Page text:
Evolution of Biosensors. Biosensors can be classi fied into three generations according to the degree of integration of the separate components--i.e. the method of attachment of the biorecognition or bioreceptor molecule to the base transducer element. In the first generation, the bioreceptor is physically entrapped in the vicinity of the base sensor be hind a discriminating membrane such as a dialysis membrane. In subsequent generations, immobilization is achieved via covalent bonds at a suitably modi fied transducer interface or by incorporation into a polymer matrix at the transduction surface. In the second generation, the individual components remain essentially distinct (e.g., control electronics-electrode-biomolecule), while in the third generation the bioreceptor molecule becomes an integral part of the base sensing element. While these de finitions were probably intended for enzyme electrode systems, similar classifications appropriate to biosensors in general can be made. It is in the second and third generations of these families that the major development effort can now be seen.

7. Future Prospects

In recent years the emerging area of nanotechnology has produced very interesting materials, some of which provide opportunities for new sensing transduction technologies useful for biosensor development. In addition, use of self-assembly techniques and nano-electromechanical systems have produced new laboratory sensing methodologies. Some of these approaches, while not robust for common analytical instrumentation or field use, will emerge in future as practical sensors. The short discussion given below is to provide a snapshot of emerging methods.


Detection ranges required for some clinically important analytes.

Metabolites Therapeutic Drugs Steroids and Amino Acid Hormones Protein Polypeptide Hormones Antibodies Cellular Antigens Viral Antigens Tumor Antigens Log Concentration (mol/L)


--- Three biosensor generations (R: Bioreceptor molecule). DIALIZER RECEPTOR TRANSDUCER ELECTRONICS SENSOR 1st generation: SENSOR 2nd generation: BIOCHEMICALLY MODIFIED SENSOR 3rd generation: BIOCHIP

Mass change sensors rely on changes in resonant frequency, as natural frequency depends on mass of oscillating mass. In this category, the quartz crystal microbalance (QCM) or thickness shear mode oscillator has been extensively used for detecting the presence of antigens by modifying the surface of QCM with an antibody speci fic to the target antigen. The same principle has been attempted in other forms of oscillating devices, such as silicon microcantilevers, piezoelectric-excited microcantilevers, surface acoustic wave (SAW) sensors and others.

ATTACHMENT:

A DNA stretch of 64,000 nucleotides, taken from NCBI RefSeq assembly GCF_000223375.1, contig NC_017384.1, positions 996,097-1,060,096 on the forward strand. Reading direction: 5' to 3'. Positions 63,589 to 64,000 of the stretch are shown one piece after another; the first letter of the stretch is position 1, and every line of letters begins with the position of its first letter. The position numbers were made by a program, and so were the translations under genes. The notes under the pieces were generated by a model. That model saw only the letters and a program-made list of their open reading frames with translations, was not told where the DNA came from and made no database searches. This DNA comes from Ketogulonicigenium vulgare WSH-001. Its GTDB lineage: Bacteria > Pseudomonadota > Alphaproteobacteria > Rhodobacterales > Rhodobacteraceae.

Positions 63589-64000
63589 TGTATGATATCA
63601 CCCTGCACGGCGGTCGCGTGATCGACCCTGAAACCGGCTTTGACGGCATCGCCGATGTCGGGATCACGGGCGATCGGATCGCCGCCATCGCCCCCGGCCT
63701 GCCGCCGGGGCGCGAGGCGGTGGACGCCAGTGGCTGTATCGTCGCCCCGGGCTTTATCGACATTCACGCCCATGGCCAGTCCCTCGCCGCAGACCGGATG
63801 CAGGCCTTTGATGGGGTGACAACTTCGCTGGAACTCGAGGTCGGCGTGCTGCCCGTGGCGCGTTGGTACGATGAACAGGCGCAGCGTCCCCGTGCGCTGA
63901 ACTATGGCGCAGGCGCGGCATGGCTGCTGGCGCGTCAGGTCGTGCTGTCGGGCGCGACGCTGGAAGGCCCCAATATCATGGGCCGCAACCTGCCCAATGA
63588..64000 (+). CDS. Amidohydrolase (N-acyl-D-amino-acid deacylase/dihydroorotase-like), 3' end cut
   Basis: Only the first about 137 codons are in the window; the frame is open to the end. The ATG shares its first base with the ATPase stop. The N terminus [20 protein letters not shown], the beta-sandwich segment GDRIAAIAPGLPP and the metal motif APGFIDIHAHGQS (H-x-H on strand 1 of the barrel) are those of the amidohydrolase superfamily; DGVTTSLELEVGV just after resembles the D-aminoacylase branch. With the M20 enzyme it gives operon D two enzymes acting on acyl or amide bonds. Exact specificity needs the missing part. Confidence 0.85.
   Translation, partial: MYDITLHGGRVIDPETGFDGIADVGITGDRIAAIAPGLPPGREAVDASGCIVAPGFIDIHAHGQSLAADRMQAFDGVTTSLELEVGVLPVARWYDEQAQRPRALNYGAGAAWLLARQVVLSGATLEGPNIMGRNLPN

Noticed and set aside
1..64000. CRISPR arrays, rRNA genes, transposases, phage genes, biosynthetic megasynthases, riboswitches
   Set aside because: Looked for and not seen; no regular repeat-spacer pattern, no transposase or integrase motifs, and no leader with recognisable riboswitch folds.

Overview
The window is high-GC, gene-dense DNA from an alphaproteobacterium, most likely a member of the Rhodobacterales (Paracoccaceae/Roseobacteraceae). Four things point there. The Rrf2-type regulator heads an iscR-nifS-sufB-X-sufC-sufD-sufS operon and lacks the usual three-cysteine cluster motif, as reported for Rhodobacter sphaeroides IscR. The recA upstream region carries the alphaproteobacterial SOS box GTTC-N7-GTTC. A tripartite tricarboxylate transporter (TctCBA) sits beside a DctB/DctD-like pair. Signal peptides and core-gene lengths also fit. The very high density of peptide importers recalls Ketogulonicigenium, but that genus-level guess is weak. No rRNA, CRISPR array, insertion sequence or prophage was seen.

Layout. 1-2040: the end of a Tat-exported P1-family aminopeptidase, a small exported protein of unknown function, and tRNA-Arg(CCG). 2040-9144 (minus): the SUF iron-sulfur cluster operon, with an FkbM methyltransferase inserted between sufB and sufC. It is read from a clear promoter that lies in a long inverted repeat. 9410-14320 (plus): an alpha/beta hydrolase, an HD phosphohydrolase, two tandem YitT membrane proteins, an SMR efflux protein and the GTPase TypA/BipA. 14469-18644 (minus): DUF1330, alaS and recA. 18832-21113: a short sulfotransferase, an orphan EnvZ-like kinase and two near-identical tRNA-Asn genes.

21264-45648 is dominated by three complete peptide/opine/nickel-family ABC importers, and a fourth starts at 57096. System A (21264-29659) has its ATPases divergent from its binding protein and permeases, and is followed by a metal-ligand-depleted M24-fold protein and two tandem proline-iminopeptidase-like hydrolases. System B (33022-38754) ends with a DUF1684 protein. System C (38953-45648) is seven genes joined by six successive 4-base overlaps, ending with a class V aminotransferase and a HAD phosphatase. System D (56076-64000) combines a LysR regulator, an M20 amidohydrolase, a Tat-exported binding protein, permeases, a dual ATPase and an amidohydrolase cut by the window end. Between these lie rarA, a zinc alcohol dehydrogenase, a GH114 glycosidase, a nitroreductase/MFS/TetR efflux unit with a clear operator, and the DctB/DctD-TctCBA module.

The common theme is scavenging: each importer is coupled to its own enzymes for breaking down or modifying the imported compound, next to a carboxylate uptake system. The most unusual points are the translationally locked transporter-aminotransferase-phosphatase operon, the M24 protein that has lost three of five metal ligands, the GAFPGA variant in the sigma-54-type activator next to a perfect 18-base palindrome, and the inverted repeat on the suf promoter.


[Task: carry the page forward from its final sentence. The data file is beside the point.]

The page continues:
In a SAW device, electrodes are on the same side of the crystal and interdigital transducers act as a transmitter and receiver to excite surface waves that travel across the crystal face. The changes to the wave caused by target antigen binding to the surface is con fined to the crystal face, and is measured. SAW sensors are considerably more sensitive than QCM, but when aqueous phase is present on the surface, the signals are considerably attenuated. On the other hand, when no liquid solution is in contact, it provides very sensitive measurements for gas phase composition.

Raman spectroscopy is a useful tool for analysis because of its excellent chemical group identi fication capability; however, its limitation is low sensitivity. Recent observation that Raman scattering ef ficiency can be enhanced by many orders of magnitude when the analyte is adsorbed or near a gold or silver surface has made this technique a very powerful sensing methodology. This modi fied technique, known as surface enhanced Raman scattering (SERS), has been shown to be suitable in a laboratory setting to observe DNA hybridization. Thus, single strands of DNA fragments can be labeled to SERS probes. The resulting SERG probes may be used to identify genes or detect bacterial and viral components. A further improvement can be achieved by using peptide nucleic acid (PNA), which was originally developed as a gene-targeting drug. PNA has demonstrated remarkable hybridization properties towards complementary oligonucleotides. Consequently, biosensors based on replacement of the DNA recognition layer with a PNA one, offer signi ficantly improved distinction between closely related DNA sequences, as well as several other attractive advantages.

There has also been considerable interest in biophotonic sensors and DNA sensors. For example, resonance enhancement due to gold nano-particles bound to recognition molecules has been shown to be effective in biophotonics. The advantage of photonics is the ability to measure without contacting the sample. Use of fiber optics and its variants have provided a rich source of transducing elements. In these cases, the surface of the fiber (glass) is derivatized with an amine group and then covalently linked to a bioreceptor via carboxylic group. When an analyte binds, the light transmission characteristics are altered and that is measured. Due to availability of inexpensive monochromic light sources (light emitting diodes) and inexpensive light sensing devices (photo diodes), biophotonic devices offer a relatively inexpensive sensing platform.

In this section an overview of biosensors was presented, various elements of biosensors were described, and a brief review of bioreceptors and transduction mechanisms were provided.

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Updated: Saturday, September 14, 2019 10:24 PST